good vocals is good recording techniques. There are three techniques that
you must learn. The first one is Microphone Technique and the second one
is Recording Technique and the third one is Vocal Technique.
Microphone Technique
The microphone is very sensitive to not only sound but also to air. That is
why in recording studios you will find a windscreen on the microphone. t is
also the reason why no recording studio should be without a compressor
plug in or effect rack. Now when it comes to Microphone Technique there
are two things that you have to learn how to control. That is your distance
and your volume.
Recording Technique
An artist's Recording Technique is probably one of the most underrated
aspects of recording. This can add a whole new dimension to your voice if
done right. Here are a few valuable techniques that can take your verses to
the next level.
1. Dubs
2. Ad Libs
3. Punches
VocaI Technique
Rap Vocal Techniques really doesn't have any rules. Knowing vocal
techniques for singers really wont help much unless your flow is real
melodic. Breathing Techniques for singers will help anybody in general.
But, if you find your voice's true tone and sweet spot those techniques will
help but it will not make a huge impact. Therefore, here are to techniques
that you should know.
1. Finding Your Voice
2. Breathing
For more detailed examples of these techniques and more tips like how to
quickly find the pocket and rhythm of a track while your recording, check
out the How To Rap volume on Recording. Wanna know some of Twista's
tips on how he is able to spit such a rapid flow? This information comes
from years of being in the studio with the majority of the music industry's
top rap artists. These are the tips that they don't talk about at all.
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Performing can be a rewarding experience if done right. f it is done wrong,
it can be one of the worst experiences in your life. The things you shouldn't
do on stage are more important than the things you should do.
What not to do:
1. Hold The Mike The Wrong Way.
2. rresponsible Eye Contact
3. Breathe Wrong
4. Get Stage Fright
5. Stand n One Place
What to do:
1. Constantly redirect your audiences attention
2. Strategically use props.
3. Dancers or assistants are always good.
4. Hype men are good
5. Find time to talk and connect to your audience without music.

For more detailed examples of what not to do and more tips like what to do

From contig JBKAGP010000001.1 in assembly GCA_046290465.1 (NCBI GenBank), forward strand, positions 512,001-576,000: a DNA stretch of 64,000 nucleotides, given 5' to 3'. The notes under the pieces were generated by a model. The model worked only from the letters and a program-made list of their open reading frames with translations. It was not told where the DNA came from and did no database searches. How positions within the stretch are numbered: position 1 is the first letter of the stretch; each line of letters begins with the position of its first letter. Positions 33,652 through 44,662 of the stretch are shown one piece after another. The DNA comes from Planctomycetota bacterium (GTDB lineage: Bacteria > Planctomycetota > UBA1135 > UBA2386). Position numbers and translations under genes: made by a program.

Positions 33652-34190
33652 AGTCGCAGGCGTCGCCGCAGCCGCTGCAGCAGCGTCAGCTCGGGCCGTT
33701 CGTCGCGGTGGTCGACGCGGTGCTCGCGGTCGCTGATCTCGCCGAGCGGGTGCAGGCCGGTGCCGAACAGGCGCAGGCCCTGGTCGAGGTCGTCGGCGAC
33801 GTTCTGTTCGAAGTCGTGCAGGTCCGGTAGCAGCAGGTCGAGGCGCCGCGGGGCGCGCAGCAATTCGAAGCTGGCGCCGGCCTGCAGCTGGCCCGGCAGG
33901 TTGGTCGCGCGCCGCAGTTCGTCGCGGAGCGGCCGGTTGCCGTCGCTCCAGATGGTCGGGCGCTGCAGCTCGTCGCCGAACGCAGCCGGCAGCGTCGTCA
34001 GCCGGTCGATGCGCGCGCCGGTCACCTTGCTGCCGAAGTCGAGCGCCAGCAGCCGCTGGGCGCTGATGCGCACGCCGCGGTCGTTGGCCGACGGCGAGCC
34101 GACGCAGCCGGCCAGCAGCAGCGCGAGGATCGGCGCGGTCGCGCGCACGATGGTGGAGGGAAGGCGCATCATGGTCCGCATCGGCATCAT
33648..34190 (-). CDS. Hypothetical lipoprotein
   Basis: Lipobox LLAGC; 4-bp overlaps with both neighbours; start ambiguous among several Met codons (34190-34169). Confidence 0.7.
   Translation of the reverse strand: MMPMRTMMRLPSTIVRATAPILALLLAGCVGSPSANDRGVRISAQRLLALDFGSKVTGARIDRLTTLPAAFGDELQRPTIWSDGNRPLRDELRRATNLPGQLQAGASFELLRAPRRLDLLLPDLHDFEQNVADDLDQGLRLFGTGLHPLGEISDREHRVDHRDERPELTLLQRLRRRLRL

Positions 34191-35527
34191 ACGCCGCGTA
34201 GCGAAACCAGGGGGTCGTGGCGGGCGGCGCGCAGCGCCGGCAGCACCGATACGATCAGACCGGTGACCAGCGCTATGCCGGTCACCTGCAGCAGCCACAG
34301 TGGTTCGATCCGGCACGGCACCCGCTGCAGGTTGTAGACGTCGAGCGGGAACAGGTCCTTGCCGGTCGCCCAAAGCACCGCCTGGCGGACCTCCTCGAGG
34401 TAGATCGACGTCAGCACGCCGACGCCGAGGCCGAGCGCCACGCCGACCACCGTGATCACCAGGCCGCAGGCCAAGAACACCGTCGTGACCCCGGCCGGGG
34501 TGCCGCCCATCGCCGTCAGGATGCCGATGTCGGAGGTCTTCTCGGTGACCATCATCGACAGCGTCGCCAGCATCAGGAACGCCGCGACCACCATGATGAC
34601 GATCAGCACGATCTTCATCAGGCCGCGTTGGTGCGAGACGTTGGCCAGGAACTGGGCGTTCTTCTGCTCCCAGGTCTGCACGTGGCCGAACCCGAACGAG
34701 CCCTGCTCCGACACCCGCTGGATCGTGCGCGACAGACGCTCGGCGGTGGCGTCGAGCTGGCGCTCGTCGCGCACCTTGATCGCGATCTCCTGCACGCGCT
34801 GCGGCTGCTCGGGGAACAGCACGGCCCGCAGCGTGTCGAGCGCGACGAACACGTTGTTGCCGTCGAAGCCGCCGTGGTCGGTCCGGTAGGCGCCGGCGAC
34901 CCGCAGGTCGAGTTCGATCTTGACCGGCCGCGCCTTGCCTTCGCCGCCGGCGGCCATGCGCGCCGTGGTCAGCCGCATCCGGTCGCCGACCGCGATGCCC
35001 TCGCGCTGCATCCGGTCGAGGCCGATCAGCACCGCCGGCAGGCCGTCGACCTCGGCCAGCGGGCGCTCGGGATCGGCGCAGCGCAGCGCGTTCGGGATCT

on stage check out Vol. 4 How To Perform A Rap Song.
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hear teachers and parents say all the time, "Everybody can't be a rapper,
you better do something more realistic. President Obama even said in his
speech, "Everybody can be the next Lil Wayne. Well to a certain degree
they are right. They are right about everybody can't be a major label
rapper, selling millions of records like Lil Wayne. But one thing can tell
you is that if there's a will there's a way. And that way is to make a living
'm sure a lot of people that are so passionate about rapping that they don't
need to sell a million albums to be happy. They will be happy if they can
just make a living doing it and don't have to go to work every morning.
Now, the more education you have the more of a reality this can be for you.
f you don't get a college education in business, music business, marketing
or management you should at least read every single book on the record
business, business management and marketing you can get your hands
n order to make a good living rapping you have to think like a
entertainment company with a marketing department. You have to realize
that the goal is to make money not sell a lot of records or become famous.
You have to make smart business decisions based of of your market,
location and resources. For instance, it might better for your rap career if
you didn't focus on making and selling albums right now. t might be a
better business decision if you just concentrate on live shows. Or it might
be a better business decision if you focused on merchandising. Like T-
shirts, Ringtones, Jingles or even Greeting Cards.
The bottom line is to establish your company first. Make sure your putting
your company in a position to be able to support you first. Support you the
easiest way possible using the least path of resistance. Once you do this
then the sky's the limit. But if your rapping just to get rich and its not truly
your passion then you will most definitely burn your self out sooner or later.
And when use the term "Passion 'm describing what you feel every time
you start rapping. f you find yourself spending hours and getting lost in the
time without even realizing it. Or if you have dedicated everything to
rapping and will do anything to rap for a living, even if you have to do it for
free, then you most definitely have a passion for it. Because it's that type of
dedication that's going to get you to the hump. But the knowledge of
business and marketing is whats going to get you over that hump.
For more information and tips on how to make a career rapping, business
management and marketing for rappers check out Volume 5 How To Start
A Rap Career.
Thank you for checking us out. Check the website to get our tour dates so
that you can visit our live workshop or just contact me for personal
coaching using the contact form on HowToRapDVD.com
HowToRapDVD.Com & Jabari "Mayz Bristow